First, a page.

from notes by Daniel Grimley © 2008

Nielsen reconnut avoir modelé sa Chaconne, op. 32, sur la fameuse pièce pour violon solo de Bach. Dans une lettre adressée à sa fille, Irmelin Eggert-Møller, il déclara: «Tu connais bien sûr la charmante Ciaconne pour violon solo de Bach. Si seulement je pouvais lui arriver à l’épaule avec la mienne pour piano!» L’œuvre s’ouvre sur un thème de basse obstinée (huit mesures) qui, joué seul à la main gauche, sert de base à toute la pièce. La mélodie de la main droite, qui émerge ensuite en contrepoint avec la basse, se mue peu à peu en un contre-sujet indépendant. Parfois, la figuration évoque le type d’écriture associée à la musique pour violon solo de Bach, mais l’essentiel des variations demeure de conception entièrement pianistique. Toujours plus fleurie et délicate, cette Chaconne atteint un moment de calme hymnique et de repos avant de libérer un apogée central dramatique, extraordinairement violent, avec de durs accords dissonants martelés aux deux mains par-dessus une version simplifiée du thème de basse, dans le registre le plus grave du piano. Cet apogée finit par s’estomper et le contre-sujet revient avant qu’une coda cristalline ne close l’œuvre en majeur, la page finale allant toujours plus haut dans les aigus du clavier. Mais peut-être n’est-ce pas tant de la transcendance qu’un geste de parfait équilibre et de stabilité.

extrait des notes rédigées par Daniel Grimley © 2008
Français: Hypérion

Nielsen selbst gab zu, dass sich seine Chaconne op. 32 an Bachs berühmtem Werk für Violine solo ein Vorbild genommen hatte. In einem Brief an seine Tochter, Irmelin Eggert-Møller, offenbarte Nielsen: „Du kennst sicher Bachs herrliche Ciaconne für Violine solo. Wenn ich ihr doch nur mit meiner für Klavier annähernd das Wasser reichen könnte!“ Das Werk beginnt mit einem achttaktigen Bassthema, das nur mit der linken Hand vorgetragen wird und die Grundlage für das gesamte Stück bildet. Die sich im Kontrapunkt zum Bassthema herausschälende Melodie in der rechten Hand entwickelt sich im weiteren Verlauf des Stückes allmählich zu einem eigenständigen Gegenthema. Zuweilen erinnern die Umspielungen an die Art von Musik aus Bachs Soloviolinwerken. Meistens sind die Variationen aber völlig pianistisch empfunden. Die Chaconne wird zunehmend blumiger und delikat und erreicht kurz einen Moment hymnischer Ruhe und Gelassenheit, worauf in der Werkmitte ein erschütternd brutaler und dramatischer Höhepunkt erreicht wird, auf dem beide Hände harsche dissonante Akkorde über einer vereinfachten Version des Bassthemas im tiefsten Register des Klaviers hämmern. Wenn diese Spannung endlich nachlässt, kehrt das Gegenthema wieder zurück, bevor eine kristalline Koda das Werk in der Durtonart beschließt. Die letzte Seite steigt immer weiter in die hohen Register des Klaviers auf. Wohl weniger eine Art Transzendenz als eine Geste perfekter Balance und Stabilität.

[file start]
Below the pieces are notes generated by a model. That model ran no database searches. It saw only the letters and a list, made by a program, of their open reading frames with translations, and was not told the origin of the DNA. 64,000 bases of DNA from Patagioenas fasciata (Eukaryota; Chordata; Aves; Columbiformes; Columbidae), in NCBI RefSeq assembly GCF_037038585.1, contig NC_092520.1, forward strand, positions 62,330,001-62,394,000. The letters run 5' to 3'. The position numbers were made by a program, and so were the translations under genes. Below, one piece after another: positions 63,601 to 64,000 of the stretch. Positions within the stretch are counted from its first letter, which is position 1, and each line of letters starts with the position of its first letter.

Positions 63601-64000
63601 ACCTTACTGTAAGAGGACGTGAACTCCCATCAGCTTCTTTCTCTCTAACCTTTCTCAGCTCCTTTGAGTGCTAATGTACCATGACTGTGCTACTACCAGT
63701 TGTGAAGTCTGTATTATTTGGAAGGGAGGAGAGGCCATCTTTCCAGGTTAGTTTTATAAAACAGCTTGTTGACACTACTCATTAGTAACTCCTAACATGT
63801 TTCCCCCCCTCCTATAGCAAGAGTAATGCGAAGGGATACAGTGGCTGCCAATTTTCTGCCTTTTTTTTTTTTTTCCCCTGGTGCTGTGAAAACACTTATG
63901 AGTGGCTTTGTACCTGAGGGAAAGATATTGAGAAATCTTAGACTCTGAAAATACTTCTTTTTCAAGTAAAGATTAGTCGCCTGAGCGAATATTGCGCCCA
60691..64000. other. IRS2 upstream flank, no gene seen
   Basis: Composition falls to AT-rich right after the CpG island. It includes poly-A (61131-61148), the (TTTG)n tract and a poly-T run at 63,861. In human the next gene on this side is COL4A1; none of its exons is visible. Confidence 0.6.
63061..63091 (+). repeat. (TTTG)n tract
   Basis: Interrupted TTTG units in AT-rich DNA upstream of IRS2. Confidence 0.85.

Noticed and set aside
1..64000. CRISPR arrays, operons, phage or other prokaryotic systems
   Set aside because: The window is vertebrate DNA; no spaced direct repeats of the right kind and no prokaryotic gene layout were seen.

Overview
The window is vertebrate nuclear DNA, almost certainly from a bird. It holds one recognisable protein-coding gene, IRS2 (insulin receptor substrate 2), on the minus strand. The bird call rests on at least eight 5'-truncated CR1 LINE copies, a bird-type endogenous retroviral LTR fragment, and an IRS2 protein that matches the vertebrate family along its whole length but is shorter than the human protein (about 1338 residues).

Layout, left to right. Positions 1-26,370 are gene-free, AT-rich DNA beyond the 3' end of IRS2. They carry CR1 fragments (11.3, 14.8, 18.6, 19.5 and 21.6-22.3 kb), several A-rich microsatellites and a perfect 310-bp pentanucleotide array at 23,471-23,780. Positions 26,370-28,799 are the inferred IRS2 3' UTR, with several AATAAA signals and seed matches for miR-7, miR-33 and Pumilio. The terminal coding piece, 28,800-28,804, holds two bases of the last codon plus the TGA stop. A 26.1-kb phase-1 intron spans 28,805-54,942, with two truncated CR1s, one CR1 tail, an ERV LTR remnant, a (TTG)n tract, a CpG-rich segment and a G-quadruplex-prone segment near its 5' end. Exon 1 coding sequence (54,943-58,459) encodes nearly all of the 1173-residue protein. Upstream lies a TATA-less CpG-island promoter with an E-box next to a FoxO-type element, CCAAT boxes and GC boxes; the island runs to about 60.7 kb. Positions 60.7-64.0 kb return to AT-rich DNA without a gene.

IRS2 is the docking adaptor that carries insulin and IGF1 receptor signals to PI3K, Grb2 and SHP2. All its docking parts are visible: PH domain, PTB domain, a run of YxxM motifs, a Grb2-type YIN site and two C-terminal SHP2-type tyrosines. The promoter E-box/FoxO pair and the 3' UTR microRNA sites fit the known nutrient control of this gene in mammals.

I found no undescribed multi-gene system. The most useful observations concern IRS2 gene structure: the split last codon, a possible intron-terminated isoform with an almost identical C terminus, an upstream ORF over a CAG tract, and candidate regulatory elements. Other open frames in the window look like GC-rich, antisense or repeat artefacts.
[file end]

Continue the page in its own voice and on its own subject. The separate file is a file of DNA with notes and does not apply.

aus dem Begleittext von Daniel Grimley © 2008
Deutsch: Elke Hockings

Other albums featuring this work

Nielsen: Complete Piano Music
CDA66231/22CDs Rights no longer controlled by Hyperion